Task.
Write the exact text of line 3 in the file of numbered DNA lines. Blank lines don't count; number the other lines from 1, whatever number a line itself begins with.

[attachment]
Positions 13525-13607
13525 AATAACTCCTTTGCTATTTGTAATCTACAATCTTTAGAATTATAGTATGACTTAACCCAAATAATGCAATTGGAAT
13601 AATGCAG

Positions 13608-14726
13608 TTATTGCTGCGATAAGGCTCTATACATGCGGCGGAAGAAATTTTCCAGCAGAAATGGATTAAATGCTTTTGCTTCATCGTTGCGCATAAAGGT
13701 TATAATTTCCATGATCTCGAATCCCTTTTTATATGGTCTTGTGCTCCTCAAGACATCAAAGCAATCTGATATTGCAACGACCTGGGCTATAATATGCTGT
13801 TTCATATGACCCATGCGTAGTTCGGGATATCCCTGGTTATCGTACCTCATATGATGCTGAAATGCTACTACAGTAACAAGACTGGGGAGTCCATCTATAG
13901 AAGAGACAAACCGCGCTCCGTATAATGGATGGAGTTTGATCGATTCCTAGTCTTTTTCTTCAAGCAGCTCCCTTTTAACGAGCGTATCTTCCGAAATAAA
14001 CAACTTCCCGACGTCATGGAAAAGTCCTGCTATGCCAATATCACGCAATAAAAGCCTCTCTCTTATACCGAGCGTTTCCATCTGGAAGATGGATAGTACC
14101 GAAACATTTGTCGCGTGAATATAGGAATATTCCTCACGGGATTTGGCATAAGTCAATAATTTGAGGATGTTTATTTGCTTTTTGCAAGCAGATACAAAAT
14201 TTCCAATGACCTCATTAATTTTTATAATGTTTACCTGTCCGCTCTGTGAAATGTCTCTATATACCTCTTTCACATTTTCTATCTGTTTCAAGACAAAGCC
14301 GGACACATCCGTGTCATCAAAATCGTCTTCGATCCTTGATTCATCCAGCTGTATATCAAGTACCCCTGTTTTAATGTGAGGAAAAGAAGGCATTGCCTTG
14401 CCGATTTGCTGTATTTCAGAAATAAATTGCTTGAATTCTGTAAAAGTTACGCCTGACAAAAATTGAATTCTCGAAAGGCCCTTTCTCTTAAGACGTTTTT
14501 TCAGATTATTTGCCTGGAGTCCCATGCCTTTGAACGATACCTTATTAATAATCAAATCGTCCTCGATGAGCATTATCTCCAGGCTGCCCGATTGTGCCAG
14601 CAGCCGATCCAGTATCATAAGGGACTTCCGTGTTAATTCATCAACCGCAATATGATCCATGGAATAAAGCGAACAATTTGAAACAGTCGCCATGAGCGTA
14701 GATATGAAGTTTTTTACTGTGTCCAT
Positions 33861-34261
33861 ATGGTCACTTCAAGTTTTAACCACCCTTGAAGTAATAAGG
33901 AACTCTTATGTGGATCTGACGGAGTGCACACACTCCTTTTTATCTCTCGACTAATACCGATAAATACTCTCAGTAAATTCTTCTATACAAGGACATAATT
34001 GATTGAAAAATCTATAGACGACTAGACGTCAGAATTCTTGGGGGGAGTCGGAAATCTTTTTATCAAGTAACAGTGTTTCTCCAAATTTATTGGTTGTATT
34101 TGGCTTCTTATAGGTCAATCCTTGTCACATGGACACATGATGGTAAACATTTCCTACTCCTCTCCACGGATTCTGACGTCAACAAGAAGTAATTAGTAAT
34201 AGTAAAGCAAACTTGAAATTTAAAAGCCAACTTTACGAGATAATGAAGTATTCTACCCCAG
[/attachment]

13601 AATGCAG